On Georgia seashore, visualizing sea level rise to set planning priorities

December 30, 2014

Water encroaches on a beach swing on Tybee Island. Photo courtesy the University of Georgia.

As sea levels rise, Tybee Island, Georgia—once a favorite haunt of the notorious pirate, Blackbeard—faces a very different kind of threat from the ocean. The city is Georgia’s most densely developed barrier island and a popular tourist destination: its year round population of 3,000 swells to roughly 30,000 during summer weekends.

On Georgia's Tybee Island, houses and other development face the Atlantic Ocean, while the back side of the island is occupied by tidal marsh. The only road to the island is U.S. Route 80. Satellite image by NOAA Climate.gov, based on Landsat data provided by USGS GLOVIS project.

Since 1935, sea levels at nearby Fort Pulaski have risen 10 to 11 inches, and levels are projected to keep rising in the coming years. In order to prepare for and adapt to rising waters, Tybee Island officials knew they needed a plan.

Monthly mean sea level at Fort Pulaski, Georgia, since 1935 compared to the 1983-2001 average. Sea level there has risen 8-10 inches in the past 80 years. Graph by NOAA Climate.gov, based on data from NOAA's Tides & Currents website.

Learning what’s at stake

To develop a plan that could prepare their island for the future, city officials reached out to Dr. Jason Evans, an environmental sustainability analyst with the University of Georgia and Georgia Sea Grant. Jason worked with the city to help identify which areas were most vulnerable to projected sea level rise. One of the key tools in this process was the Sea Level Rise and Coastal Flooding Impacts Viewer. Using the tool, Jason helped identify the areas already affected by flooding and showed how those problems could worsen with continued sea level rise. This encouraged city officials—and the population of Tybee Island—to investigate longer-term solutions for critical infrastructure, housing, and facilities.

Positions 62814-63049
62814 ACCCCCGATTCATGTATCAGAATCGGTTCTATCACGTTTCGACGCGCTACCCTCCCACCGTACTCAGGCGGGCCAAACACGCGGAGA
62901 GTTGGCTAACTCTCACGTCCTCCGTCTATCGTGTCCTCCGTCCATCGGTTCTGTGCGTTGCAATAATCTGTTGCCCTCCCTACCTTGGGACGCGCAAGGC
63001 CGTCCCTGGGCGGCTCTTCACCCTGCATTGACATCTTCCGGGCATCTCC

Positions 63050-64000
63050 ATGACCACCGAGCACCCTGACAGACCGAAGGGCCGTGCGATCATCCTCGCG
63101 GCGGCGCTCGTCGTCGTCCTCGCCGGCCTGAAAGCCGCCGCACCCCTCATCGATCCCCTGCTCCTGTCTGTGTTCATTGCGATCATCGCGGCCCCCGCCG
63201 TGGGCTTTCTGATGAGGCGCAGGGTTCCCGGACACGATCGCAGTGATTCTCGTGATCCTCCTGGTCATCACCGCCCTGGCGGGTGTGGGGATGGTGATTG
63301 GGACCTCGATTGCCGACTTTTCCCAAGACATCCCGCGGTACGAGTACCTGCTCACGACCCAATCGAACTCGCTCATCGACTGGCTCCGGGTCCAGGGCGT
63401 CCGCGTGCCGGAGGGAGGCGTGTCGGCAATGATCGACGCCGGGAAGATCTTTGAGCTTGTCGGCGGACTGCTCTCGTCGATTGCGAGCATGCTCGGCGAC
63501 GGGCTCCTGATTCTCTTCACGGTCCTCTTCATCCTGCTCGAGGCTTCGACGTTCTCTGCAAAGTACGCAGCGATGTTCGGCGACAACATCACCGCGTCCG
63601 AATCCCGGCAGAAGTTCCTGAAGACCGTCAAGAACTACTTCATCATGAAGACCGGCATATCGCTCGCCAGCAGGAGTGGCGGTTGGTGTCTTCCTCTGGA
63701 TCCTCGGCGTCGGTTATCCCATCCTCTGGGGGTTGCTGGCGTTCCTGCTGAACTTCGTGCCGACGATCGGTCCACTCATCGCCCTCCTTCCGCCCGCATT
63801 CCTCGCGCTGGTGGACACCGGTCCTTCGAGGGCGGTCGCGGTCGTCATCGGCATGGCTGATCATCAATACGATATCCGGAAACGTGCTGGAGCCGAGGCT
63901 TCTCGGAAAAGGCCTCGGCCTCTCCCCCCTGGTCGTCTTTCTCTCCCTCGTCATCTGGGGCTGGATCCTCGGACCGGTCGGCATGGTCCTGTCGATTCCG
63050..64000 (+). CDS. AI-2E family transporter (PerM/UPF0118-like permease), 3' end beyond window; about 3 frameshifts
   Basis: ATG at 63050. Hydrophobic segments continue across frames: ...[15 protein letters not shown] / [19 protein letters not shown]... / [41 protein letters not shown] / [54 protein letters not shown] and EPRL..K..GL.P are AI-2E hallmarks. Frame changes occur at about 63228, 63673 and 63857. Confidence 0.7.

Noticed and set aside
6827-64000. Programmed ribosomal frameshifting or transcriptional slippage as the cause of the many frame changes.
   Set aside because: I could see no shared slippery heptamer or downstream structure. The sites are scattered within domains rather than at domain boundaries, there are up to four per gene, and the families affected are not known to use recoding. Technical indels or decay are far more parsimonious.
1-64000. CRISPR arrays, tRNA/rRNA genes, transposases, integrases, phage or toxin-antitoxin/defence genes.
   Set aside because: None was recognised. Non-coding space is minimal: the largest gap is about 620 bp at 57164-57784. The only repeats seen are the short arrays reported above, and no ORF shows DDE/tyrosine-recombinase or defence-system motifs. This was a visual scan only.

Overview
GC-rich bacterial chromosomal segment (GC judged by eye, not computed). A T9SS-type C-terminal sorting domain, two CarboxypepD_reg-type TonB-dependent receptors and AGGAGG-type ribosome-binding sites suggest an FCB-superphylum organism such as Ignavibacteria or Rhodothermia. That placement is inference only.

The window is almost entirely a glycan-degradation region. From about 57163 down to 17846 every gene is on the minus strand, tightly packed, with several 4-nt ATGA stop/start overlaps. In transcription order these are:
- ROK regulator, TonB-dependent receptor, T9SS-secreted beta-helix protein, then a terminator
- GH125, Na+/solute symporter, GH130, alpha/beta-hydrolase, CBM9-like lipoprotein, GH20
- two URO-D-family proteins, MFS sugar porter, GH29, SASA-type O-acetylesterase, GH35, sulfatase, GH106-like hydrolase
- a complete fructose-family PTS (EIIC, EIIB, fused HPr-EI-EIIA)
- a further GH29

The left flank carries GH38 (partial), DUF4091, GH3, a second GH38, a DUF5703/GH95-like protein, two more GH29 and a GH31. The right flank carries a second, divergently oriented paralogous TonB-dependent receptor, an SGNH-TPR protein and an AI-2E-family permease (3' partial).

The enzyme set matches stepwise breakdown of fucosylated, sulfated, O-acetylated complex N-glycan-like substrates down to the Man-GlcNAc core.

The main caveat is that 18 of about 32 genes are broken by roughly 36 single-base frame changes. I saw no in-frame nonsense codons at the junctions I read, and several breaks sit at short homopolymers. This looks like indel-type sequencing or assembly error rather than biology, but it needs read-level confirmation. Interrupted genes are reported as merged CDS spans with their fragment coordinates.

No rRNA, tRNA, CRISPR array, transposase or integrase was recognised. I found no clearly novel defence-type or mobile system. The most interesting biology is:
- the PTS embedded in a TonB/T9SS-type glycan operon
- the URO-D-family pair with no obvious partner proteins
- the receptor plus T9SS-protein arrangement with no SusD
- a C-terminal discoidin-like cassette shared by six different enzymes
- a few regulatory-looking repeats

(left) Flooded areas on Tybee Island at current mean higher high water (MHHW), and (right) with three additional feet of water due, such as from sea level rise or storm surge. (For locations that have more than one high tide a day, mean higher high water is the long-term average of the higher of the two.) Maps adapted from originals courtesy NOAA Digital Coast.

Rebuilding for resilience

Together, Jason and Tybee Island officials, utilizing funding from the National Sea Grant Community Climate Adaptation Initiative, outlined six plans for adapting to future sea level rise. Plans included major improvements to the US80 causeway—the only road to and from the island, retrofitting stormwater drainage systems, and stabilizing shorelines in order to block high water from storm surge or extreme high tides. Drawing on visualizations from the Sea Level Rise and Coastal Flooding Impacts Viewer, interviews with stakeholders, and public meetings, the city is now prioritizing its action plan and outlining steps to prepare for a future of higher tides and rising seas.

More information

This post is adapted from the "Taking Action" series on the U.S. Climate Resilience Toolkit Website. The series provides examples of how people are making plans to cope with the impacts of global warming and climate change. If you'd like to explore the same maps and data that Tybee Island planners used to develop their adaptation strategy, check out the Coastal Flood Risk layer of the Climate Data Explorer.